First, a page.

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Local groups keep grant money flowing to area nonprofits despite pandemic

Michael D. Smith

In a year of uncertainty for everyone, nonprofit organizations also felt the pinch of a pandemic. Numerous philanthropic groups across southern Oklahoma continued to help fill needs, but even these groups had to exercise caution as needs sometimes outpaced available resources.

For Mary Kate Wilson, who oversees three such groups in Carter County, one of the biggest challenges came early in the pandemic. 

 “When we shutdown and there was uncertainty regarding whether nonprofits would get PPP loans or if they had access to protective gear, the foundations could have come together and very quickly responded,” she said, referring to the Paycheck Protection Program, a federal effort to provide capital to businesses struggling under the weight of the pandemic.

“And then as needs arose later on down the road, then the funds would have been exhausted for the year,” she said.

As president of the groups, Wilson said her staff at the Community Foundation of Ardmore, Southern Oklahoma Memorial Foundation and Community Activities, Inc. consciously took a measured approach early in the pandemic to ensure they could still achieve their goals later down the road. 

“It was really keeping a handle on what the local needs are while trying to not act immediately, rather waiting to see what needs surfaced throughout the year,” she said. “I think there was a recognition that we were not going back to quote-unquote normal within just a few weeks or months.”

Her three groups are distinctly independent from one another but delicately intertwined to form a unique resource for area nonprofits, most often funding through grants and grant-writing assistance. Civic improvements, health and wellbeing, social services, and youth initiatives on a local and regional level are among the groups’ core missions. 

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The groups as a whole are responsible for distributing millions of dollars each year to dozens of area nonprofit organizations. Between July 2019 and through June 2020, Southern Oklahoma Memorial Foundation approved 37 grants totaling over $3.4 million, according to a recent report.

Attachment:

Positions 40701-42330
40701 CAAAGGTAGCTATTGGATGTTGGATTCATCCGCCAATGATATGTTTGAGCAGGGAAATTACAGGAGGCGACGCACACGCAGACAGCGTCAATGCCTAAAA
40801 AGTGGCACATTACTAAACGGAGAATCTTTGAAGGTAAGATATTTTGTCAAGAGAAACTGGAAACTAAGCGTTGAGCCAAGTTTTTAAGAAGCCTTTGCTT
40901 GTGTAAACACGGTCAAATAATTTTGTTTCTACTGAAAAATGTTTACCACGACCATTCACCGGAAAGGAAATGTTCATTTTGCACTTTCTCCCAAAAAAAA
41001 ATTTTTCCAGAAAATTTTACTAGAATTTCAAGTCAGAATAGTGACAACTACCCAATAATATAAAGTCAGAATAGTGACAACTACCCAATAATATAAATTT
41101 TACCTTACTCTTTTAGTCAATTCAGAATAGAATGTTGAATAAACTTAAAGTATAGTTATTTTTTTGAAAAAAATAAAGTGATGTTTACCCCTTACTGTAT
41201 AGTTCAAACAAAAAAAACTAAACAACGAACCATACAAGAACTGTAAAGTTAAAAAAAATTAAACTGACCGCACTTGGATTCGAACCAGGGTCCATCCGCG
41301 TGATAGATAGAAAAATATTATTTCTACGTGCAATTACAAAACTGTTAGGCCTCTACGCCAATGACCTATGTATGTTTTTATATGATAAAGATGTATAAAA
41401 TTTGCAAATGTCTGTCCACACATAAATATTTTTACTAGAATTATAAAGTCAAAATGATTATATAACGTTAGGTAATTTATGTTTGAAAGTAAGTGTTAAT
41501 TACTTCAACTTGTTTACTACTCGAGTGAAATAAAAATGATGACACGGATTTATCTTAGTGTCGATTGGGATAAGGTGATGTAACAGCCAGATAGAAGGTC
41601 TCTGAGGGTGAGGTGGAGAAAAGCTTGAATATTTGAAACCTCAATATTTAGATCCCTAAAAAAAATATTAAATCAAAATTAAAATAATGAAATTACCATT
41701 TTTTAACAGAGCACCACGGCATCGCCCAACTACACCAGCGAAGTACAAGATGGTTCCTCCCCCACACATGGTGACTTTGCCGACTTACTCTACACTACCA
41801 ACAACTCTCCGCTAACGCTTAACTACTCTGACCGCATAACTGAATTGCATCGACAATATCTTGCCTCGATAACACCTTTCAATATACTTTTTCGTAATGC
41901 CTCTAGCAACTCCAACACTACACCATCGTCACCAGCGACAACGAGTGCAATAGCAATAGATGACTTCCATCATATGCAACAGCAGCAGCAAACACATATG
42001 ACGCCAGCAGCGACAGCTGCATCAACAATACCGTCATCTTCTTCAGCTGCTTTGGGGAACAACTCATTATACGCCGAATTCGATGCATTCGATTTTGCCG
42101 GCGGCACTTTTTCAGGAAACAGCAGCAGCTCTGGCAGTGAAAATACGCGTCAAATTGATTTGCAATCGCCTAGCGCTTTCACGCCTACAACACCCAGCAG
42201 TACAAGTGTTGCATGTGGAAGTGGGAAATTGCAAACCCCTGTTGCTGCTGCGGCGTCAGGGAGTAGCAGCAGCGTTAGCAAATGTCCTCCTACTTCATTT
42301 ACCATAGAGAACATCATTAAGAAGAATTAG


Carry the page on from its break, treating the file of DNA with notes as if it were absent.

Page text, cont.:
While many grants through SOMF were for traditional projects like operation support and scholarships, at least one grant was awarded to Mercy Health Foundation Ardmore for COVID-19 testing equipment and supplies.

While pandemic response was approved, the core missions like education remained priorities. Between March 2019 and February 2020, leading up to the onset of the coronavirus pandemic, the Community Foundation of Ardmore approved 21 grants worth over $500,000. Among the recipients of those grants last was New Dimension Literacy Council, which received just over $15,000 in operations support.

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Earlier this month, New Dimension executive director Mary Finley received notice that this year’s funding request for $16,658 had been approved. New Dimension, which provides literacy classes, GED preparation and English as a second language classes for free, has relied on the funding to keep Finley as a full-time director and expand services into Love County.

“The people who are our funders have also been impacted, so they understand that we have to do remote for a few months, or we have to adjust and have all of the protocols in place for wearing a mask and (keeping) 6 feet apart,” Finley said. 

“They have not reduced their funding. It’s just been so good to me that...they understand and they haven’t cut funding back,” she said.

For Wilson, who grew up in Sulphur and has been at the helm of the three philanthropic groups since 2017, the culture of giving back to the community is something unique to Oklahoma and Ardmore, in particular.

Even during a pandemic that has rattled global and local economies.

“A lot of that can be contributed to success of different families in the area who then wanted to give back to the area that helped them achieve their successes,” said Wilson.